“And are you beating those basketball machines and bringing glory back to the human race, the real life Space Jam?” asked Veronica with excitement as fake as Mrs. Casablancas’ breasts.
“No way. I’m going to be the one building the robots.” And they would be awesome. They would fly.
“Am I in this movie?” asked Veronica, clearly not understanding how epic this plan was.
“You know you are my best sidekick.” Wallace paused while Veronica settled back down onto the couch. “At least until I build that robot.”
“I am so much better then any robot,” said Veronica in shocked tones.
Veronica’s tone had been light but— “Yes, you really are,” said Wallace, tilting his head away from the screen to face her.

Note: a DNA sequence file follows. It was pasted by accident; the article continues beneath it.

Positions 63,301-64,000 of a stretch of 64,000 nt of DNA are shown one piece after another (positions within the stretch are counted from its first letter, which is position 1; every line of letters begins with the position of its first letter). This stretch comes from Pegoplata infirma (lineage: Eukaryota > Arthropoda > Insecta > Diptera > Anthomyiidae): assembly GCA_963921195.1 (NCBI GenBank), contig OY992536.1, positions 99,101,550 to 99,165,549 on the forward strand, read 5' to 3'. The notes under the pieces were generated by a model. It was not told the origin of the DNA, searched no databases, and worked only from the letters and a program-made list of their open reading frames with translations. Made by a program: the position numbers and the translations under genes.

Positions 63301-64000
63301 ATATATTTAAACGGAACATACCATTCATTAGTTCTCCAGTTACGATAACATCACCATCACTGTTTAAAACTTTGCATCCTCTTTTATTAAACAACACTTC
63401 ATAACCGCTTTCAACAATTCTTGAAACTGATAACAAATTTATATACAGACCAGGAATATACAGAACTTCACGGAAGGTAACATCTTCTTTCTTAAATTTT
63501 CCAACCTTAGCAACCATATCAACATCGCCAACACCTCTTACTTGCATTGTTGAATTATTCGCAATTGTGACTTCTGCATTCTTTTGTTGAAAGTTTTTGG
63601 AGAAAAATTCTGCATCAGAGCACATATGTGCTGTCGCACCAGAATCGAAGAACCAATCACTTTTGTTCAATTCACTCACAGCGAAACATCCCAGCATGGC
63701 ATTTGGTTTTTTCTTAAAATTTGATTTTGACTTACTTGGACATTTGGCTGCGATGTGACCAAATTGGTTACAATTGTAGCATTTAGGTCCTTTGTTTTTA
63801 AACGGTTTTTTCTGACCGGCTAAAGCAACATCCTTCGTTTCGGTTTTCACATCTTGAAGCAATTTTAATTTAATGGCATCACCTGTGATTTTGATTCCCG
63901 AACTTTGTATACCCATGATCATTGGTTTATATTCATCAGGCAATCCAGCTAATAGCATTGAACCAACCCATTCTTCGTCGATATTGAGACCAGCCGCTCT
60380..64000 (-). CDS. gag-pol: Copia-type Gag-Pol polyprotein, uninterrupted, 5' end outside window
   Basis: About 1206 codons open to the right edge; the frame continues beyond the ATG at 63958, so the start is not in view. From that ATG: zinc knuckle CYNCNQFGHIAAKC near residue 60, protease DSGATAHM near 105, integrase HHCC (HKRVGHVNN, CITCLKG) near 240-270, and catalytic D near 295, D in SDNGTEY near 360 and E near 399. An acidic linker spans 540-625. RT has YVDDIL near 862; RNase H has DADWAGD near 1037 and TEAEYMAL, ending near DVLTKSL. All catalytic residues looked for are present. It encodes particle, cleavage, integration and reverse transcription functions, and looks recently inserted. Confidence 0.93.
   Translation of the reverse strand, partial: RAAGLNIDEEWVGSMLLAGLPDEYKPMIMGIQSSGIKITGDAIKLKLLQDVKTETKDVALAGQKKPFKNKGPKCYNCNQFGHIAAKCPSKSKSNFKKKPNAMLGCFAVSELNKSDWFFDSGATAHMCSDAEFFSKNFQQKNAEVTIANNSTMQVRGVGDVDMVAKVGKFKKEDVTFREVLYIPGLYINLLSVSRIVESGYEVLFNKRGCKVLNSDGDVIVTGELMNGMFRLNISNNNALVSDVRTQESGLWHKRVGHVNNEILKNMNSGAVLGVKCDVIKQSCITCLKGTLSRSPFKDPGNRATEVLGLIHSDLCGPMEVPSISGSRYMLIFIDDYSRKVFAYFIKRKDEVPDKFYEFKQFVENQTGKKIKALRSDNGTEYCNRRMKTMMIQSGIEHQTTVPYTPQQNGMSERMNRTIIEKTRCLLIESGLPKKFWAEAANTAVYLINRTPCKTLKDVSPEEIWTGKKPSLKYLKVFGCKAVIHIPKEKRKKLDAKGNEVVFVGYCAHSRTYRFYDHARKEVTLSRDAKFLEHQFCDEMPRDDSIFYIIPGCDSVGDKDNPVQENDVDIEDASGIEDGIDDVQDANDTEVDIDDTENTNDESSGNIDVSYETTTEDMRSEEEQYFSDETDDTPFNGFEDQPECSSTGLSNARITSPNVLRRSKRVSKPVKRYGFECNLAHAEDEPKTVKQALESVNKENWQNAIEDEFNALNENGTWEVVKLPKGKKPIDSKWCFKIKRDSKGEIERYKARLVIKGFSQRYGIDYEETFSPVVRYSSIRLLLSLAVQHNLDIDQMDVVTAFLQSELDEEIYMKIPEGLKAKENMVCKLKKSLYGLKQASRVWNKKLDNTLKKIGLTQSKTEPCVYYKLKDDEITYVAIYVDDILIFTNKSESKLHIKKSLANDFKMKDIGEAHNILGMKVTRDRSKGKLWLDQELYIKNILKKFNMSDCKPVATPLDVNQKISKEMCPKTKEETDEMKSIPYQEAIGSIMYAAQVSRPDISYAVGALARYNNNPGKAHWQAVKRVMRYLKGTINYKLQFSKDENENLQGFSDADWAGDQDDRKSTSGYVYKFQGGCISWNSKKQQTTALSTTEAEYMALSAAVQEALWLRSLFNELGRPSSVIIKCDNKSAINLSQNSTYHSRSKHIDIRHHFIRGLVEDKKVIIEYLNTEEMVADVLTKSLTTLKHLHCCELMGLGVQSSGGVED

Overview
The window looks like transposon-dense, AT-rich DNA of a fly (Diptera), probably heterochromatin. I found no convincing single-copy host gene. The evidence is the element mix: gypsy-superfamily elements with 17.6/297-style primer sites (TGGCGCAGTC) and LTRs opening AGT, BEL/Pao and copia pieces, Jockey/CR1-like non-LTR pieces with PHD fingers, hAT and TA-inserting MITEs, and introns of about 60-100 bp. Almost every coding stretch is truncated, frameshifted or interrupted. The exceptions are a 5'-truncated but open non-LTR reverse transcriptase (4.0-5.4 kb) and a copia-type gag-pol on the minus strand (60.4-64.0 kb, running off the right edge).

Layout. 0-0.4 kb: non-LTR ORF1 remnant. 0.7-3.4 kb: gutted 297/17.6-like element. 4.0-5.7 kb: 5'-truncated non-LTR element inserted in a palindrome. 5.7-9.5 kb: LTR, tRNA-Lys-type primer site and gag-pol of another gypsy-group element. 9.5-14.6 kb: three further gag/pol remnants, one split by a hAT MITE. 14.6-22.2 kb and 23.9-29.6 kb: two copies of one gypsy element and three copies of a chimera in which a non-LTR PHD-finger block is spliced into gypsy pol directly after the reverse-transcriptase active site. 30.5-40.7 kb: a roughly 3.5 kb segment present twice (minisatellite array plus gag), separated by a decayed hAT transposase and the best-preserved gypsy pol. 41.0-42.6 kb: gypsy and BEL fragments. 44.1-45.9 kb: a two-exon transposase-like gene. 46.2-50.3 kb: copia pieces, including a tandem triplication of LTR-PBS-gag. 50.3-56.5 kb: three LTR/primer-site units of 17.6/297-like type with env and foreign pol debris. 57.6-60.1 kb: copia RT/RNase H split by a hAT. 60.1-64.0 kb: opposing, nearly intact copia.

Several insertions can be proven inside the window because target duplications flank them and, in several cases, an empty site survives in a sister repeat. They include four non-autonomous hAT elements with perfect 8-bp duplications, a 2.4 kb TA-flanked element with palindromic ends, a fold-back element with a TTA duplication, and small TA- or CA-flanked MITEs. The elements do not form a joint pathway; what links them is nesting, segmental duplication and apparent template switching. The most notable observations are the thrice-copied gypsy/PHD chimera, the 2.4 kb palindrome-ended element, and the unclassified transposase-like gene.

“Is this a moment? Because if so I have one half of a BFF necklace with your name on it. I can go grab it.” Veronica started to stand up, unfolding from where she had been curled on the couch.
Wallace reached out and slung an arm around her shoulder, nudging her back down. “Shut up. We’re watching the movie,” he said.
Veronica rested her head on his shoulder again, saying, “I want you to make it to the end with me.”
To the end of— he almost asked out-loud before he got it. There it was, that gooey chocolate core seeping out of her brittle candy coating. Wallace tilted his head down onto hers.
“I’ll put the forever in BFF, just you wait and see,” Wallace said as he felt her breath even out into sleep. He didn't think about the fact that her last best friend hadn't, couldn't, have kept the same promise.